Davis (nee Betty Mabry) was born in a small town in North Carolina but her family eventuallly moved up north to Pittsburgh, though she later moved to New York City by the early ’60’s. It was there that she began exposing herself to all the cutting edge music the ’60’s had to offer, from jazz to avant-garde to rock. Working for a time as a model, Davis slowly became part of the music scene, first by working at the hippest clubs, then by cutting a few singles, and finally by becoming a songwriter, scoring a hit song (“Uptown”) for the Chambers Brothers. Her talent and beauty placed her in the midst of the hipster circles where she eventually met and married Miles Davis and began influencing his career and persona in surprising ways right down to the clothes he wore. Introducing him to the music of Jimi Hendrix, Sly Stone and other artists on the cutting edge of funk and rock (in some cases arranging meetings between the artists themselves) she began working with and inspiring her husband to craft albums melding funk, rock and jazz. These albums eventually became In A Silent Way and Bitches Brew (which Miles named in honor of his wife) and became milestone works in the world of jazz, influencing and inspiring much of the jazz fusion which followed. A long union was not to be, however, as Miles soon divorced his wife because he found her too intense and suspected her of carrying on an affair with Jimi Hendrix. She soon drifted to England where she began to get caught up in the heavy rock scene, briefly dating Eric Clapton (who wanted to work with her on an album but was rebuffed by Davis as being too blues-oriented – the relationship imploded soon thereafter) and a member of Santana’s band. Upon returning to the US, she decided to take the ideas she had been formulating and presenting to labels for bands like The Commodores (yep, she worked with Lionel Ritchie before he became famous – Miss Davis seemed to be everywhere during this time period) and turn them into vehicles for herself. Signing a contract with a little upstart label, she began recording her first album.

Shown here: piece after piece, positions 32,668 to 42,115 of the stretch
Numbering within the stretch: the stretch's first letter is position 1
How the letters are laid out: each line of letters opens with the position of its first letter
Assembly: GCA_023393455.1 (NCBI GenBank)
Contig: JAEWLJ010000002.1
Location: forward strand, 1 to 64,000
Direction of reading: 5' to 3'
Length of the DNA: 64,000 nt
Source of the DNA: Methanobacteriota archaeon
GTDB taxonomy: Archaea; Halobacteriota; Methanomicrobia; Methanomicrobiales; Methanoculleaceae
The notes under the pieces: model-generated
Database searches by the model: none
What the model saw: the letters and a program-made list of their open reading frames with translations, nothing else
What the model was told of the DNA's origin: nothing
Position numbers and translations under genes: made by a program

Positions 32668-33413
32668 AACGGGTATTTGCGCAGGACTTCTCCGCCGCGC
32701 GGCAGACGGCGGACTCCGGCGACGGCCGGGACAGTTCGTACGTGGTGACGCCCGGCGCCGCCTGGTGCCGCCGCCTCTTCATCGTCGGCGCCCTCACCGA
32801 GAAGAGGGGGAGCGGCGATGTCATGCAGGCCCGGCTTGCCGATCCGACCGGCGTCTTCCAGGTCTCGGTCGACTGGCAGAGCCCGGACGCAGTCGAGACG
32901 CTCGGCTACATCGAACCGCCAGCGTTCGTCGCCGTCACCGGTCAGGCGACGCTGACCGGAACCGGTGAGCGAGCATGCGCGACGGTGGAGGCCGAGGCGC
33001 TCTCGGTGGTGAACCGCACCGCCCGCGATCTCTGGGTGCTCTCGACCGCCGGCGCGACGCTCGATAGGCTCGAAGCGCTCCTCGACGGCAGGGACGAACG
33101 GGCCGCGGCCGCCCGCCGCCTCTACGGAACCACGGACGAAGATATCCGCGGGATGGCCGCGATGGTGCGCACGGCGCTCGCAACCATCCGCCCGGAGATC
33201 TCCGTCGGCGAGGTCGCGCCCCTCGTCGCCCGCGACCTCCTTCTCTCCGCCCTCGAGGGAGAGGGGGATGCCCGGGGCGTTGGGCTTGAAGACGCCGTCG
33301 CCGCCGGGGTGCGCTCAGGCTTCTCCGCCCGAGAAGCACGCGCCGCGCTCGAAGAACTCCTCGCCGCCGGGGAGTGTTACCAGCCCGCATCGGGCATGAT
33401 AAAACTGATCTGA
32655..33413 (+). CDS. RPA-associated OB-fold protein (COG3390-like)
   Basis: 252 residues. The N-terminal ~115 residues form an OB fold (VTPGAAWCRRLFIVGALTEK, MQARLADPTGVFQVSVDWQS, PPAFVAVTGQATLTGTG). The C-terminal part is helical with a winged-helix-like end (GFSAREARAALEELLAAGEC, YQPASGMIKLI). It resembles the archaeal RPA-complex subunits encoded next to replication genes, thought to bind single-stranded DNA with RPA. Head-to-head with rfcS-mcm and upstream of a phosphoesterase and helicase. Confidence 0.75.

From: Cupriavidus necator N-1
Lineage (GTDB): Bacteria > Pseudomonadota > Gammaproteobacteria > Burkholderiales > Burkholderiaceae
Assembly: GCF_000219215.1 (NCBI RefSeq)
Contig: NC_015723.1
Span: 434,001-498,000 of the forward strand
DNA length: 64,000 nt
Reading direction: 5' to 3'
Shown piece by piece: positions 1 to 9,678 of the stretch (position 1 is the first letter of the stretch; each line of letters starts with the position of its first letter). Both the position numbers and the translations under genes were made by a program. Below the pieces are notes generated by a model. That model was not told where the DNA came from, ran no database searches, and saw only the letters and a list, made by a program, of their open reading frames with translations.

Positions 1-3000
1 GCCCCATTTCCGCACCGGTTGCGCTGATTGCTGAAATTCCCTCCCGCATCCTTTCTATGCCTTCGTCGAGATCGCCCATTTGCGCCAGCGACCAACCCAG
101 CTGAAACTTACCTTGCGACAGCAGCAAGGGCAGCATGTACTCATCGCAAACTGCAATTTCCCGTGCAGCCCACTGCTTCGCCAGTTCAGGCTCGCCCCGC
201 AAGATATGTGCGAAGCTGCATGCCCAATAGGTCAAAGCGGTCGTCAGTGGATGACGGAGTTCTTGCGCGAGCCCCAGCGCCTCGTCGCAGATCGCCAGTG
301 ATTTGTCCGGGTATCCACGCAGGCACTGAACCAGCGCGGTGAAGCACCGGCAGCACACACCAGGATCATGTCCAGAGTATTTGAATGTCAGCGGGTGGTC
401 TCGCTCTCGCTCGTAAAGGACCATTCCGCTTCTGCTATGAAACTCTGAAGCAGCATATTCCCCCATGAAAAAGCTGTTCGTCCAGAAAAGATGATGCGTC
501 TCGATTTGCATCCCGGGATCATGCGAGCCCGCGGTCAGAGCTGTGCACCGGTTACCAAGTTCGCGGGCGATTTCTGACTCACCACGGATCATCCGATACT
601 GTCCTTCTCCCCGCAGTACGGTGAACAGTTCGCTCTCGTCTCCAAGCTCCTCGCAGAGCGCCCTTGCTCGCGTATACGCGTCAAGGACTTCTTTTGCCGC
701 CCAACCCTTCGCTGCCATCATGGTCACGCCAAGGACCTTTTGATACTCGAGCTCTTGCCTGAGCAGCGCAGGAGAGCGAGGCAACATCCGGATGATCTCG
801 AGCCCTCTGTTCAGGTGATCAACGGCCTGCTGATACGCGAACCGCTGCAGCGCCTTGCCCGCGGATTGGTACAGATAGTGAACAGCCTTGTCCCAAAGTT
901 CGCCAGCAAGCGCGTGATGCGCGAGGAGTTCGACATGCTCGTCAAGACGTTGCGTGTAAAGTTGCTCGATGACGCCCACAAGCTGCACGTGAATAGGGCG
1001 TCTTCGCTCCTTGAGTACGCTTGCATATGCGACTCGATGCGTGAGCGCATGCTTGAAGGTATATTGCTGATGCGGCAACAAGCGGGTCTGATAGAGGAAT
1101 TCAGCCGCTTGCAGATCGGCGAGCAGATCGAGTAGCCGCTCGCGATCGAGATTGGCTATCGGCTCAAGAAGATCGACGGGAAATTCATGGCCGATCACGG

The self titled album Betty Davis (1973) was and is a milestone release. While countless female soul artists had released albums, no other female artist had such frank and overt sexual material on an album before Davis and had so obviously controlled the proceedings as she had. It was as if Davis was trying to position herself as a female version of George Clinton. For a comparison, think Millie Jackson (or, better yet, Tina Turner) dressed in a spacesuit and then add some searing P-Funk guitars and some thunderously booty-shaking beats to go with the very sexually risque lyrics. Featuring musical talent from Sly Stone’s band (including bassist Larry Graham), Michael Carabello and an incredibly young Neal Schon from Santana, background vocals from the Pointer Sisters, and members of the Tower of Power horn section, the album was stacked to the hilt with the best musicians of the era. Featuring songs such as “If I’m In Luck I Might Get Picked Up” and “Game Is My Middle Name”, Davis left no doubt she was freaky-deaky and ready for anything. Sadly, Davis wasn’t quite ready for one thing: her album to bomb. While containing no cusswords, Davis’ lyrics left little to the imagination. Consequently, her album got little airplay and her concerts were often picketed.